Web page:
Imagine you’re considering making a residential move in California because you’ve found an amazing home with everything you need.
It’s got plenty of rooms with wonderful features, and it’s in a great neighborhood right near work. You’re ready to go. The only problem? You’re currently renting a residence, which means you’ll need to break your lease if you want to relocate.
When it comes to breaking a lease in California, the process can be pretty complicated. You don’t want your move out to cost you a ton of money or leave you with legal troubles. Here you’ll learn all you need to about lease-breaking laws in California so you can weigh your options.
Once you discover the best way to break your lease, we can help you move into your new apartment or home.
Is Breaking a Lease Necessary for a California Residential Move?
Before you get completely fixated on breaking your lease, you should first think about other routes you might want to take. These options could be better for you legally and financially. They may also be less stressful to carry out and help you leave your current location on good terms with your landlord.
Consider Looking for a Subletter
One option that may be better than breaking your lease is to find a subletter, which is essentially another person you can add to the lease to fulfill the legal obligations of a tenant. They would pay you, and you would pay the landlord. Especially if you live in a densely-populated city like LA, San Francisco, or San Diego, you’ll be able to find a subletter pretty quickly.
Even though it means a little more work on your end, you can benefit financially from subletting your apartment. This option may help you avoid the fees associated with breaking a lease – especially in a state like California, where your landlord isn’t required to let you out of the lease in most circumstances.
Since your landlord may also be able to charge a subletter more, this solution could work for both of you, while also providing the new tenant with quick access to a new residence.
See if You Can Transfer Your Lease
Transferring your lease is a little more complicated than subletting at first, but it’s easier later on because you can leave permanently without obligations to stay on the lease or at the residence. However, if the person you assign your lease to defaults, you might be responsible for making their payments depending on the contract.
Because of possibilities like this, is crucial to study the terms of a lease transfer contract closely. First, you want to take a look at what local laws are, and see if the landlord or property organization has their own terms and conventions for transfer options. If the agreement is easy to carry out and the fees are manageable, transferring could be your best bet.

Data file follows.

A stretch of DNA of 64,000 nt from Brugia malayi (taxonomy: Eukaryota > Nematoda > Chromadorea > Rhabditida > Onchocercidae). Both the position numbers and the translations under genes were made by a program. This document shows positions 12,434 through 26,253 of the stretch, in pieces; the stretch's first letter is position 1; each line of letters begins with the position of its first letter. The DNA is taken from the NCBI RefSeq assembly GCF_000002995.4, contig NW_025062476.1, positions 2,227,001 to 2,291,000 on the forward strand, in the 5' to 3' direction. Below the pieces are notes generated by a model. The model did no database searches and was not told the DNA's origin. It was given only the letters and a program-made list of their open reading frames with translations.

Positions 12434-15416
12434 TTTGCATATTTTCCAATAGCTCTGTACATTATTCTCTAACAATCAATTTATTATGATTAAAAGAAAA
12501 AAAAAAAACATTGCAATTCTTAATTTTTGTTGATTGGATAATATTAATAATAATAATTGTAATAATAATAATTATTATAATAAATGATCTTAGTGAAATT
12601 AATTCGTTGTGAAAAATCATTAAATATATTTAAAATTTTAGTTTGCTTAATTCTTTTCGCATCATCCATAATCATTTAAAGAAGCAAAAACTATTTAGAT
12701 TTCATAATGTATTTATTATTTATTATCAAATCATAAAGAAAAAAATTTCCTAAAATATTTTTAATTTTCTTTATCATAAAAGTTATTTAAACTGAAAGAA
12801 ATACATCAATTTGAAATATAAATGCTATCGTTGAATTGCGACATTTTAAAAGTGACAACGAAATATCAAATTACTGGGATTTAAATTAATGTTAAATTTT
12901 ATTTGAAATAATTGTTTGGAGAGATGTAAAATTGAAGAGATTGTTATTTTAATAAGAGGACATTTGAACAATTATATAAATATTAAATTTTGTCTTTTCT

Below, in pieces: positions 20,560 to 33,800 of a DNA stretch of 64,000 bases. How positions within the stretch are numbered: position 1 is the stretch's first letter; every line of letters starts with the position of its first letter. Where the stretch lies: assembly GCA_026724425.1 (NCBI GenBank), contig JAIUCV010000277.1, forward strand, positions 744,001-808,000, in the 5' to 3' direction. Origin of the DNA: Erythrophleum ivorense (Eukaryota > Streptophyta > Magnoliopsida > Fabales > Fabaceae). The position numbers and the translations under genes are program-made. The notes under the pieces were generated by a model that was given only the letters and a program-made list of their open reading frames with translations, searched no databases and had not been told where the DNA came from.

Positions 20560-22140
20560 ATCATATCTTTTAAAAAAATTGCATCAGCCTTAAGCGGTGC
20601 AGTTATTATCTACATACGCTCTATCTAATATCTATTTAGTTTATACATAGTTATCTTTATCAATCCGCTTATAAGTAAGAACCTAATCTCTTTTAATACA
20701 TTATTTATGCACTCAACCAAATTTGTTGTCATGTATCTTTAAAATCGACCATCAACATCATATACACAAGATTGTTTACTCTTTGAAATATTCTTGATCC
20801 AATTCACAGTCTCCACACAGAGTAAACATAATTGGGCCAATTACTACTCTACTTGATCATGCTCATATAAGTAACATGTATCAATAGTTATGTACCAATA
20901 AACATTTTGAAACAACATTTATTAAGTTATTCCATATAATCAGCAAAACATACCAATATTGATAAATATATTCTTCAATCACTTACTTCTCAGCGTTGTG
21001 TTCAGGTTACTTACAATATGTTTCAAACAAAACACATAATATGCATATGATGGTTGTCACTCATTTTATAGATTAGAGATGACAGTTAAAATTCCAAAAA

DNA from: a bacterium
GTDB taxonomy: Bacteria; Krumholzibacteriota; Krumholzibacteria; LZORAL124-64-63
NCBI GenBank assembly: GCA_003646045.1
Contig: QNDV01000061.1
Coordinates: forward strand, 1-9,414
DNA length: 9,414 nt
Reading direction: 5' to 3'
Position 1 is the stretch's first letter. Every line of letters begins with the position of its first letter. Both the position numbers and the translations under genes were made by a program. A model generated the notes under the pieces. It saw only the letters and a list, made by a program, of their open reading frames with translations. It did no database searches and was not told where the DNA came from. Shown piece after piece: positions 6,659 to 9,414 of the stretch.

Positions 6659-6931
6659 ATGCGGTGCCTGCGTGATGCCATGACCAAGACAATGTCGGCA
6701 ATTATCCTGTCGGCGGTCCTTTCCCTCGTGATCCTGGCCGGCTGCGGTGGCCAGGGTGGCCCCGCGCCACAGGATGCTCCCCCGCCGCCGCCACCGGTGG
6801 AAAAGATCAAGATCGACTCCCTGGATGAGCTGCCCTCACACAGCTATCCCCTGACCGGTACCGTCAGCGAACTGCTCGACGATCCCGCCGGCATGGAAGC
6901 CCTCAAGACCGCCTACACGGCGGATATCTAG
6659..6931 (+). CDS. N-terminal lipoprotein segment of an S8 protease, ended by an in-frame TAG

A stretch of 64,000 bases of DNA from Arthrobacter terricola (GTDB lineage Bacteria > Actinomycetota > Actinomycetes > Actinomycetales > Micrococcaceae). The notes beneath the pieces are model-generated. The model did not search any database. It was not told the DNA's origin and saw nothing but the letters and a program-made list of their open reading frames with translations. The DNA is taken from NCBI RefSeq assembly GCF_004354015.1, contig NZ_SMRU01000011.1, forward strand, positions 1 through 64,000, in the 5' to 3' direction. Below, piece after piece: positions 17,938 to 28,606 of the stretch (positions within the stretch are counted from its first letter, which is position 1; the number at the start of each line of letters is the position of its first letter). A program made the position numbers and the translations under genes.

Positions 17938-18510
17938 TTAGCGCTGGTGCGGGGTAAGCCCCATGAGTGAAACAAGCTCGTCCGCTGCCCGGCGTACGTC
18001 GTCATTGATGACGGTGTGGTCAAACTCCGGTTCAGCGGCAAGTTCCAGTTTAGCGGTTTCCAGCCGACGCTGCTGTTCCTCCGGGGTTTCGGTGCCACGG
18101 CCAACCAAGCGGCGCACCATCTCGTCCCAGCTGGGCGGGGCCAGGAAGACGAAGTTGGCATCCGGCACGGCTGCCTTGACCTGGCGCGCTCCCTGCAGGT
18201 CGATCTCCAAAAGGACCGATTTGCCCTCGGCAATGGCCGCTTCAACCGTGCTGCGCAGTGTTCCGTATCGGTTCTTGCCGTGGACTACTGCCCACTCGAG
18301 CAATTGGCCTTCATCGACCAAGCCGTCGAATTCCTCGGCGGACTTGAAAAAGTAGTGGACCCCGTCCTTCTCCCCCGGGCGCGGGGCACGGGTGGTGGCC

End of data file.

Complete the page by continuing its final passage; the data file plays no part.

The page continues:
One final aspect to note in this situation is whether you’re responsible for finding the new tenant or your landlord is. Some people may not want to handle this process themselves. However, doing so could be faster and help you expedite your move.
Making the Call: Which Option is Better?
So which option is best? You’ve got a move to make, and a lease to exit. Should you sublet or transfer?
Making the choice comes down to personal preference. Subletting could save you money – but the risk is higher, in case the new tenant doesn’t pay. Transfers may take some time to complete, but once they’re done you’re able to move on.
But what if neither of these options works? What if you want to get your residential move in California going now? If you have no time to find a subletter or complete a transfer, consider your options to legally break the lease.
Legally Breaking Your Lease in California
In California, there are certain situations in which you can legally break your lease before it’s up without your landlord agreeing to it. According to federal and state law, you can do this in four different situations.
1. Active Military Duty
According to the Servicemembers Civil Relief Act (SCRA), you can legally break your lease if you’re on active duty and are asked to be deployed. Note that, when this happens, the period of deployment has to be for at least 90 days.
Additionally, if it’s your first time entering active duty, you can also break your lease in this situation.
2. Constructive Eviction
California has legal protections in place for you if you’ve asked your landlord to make a repair, they haven’t done it, and your home is now uninhabitable. There are several requirements for a home to be inhabitable in California:
- Unbroken windows and doors
- Weather-protected and waterproofed exterior walls and roof
- A water supply with both cold and hot water
- A water supply that is linked to a sewage disposal system
- Gas facilities and plumbing working well
That’s not all. Additional requirements that should be in place in your home include:
- Electrical lighting and proper wiring
- No garbage or pests on the grounds or in the building
- An appropriate number of garbage cans
- Well-maintained railings, stairways, and floors
- Each unit gets a locking mail receptacle in “residential hotel” type buildings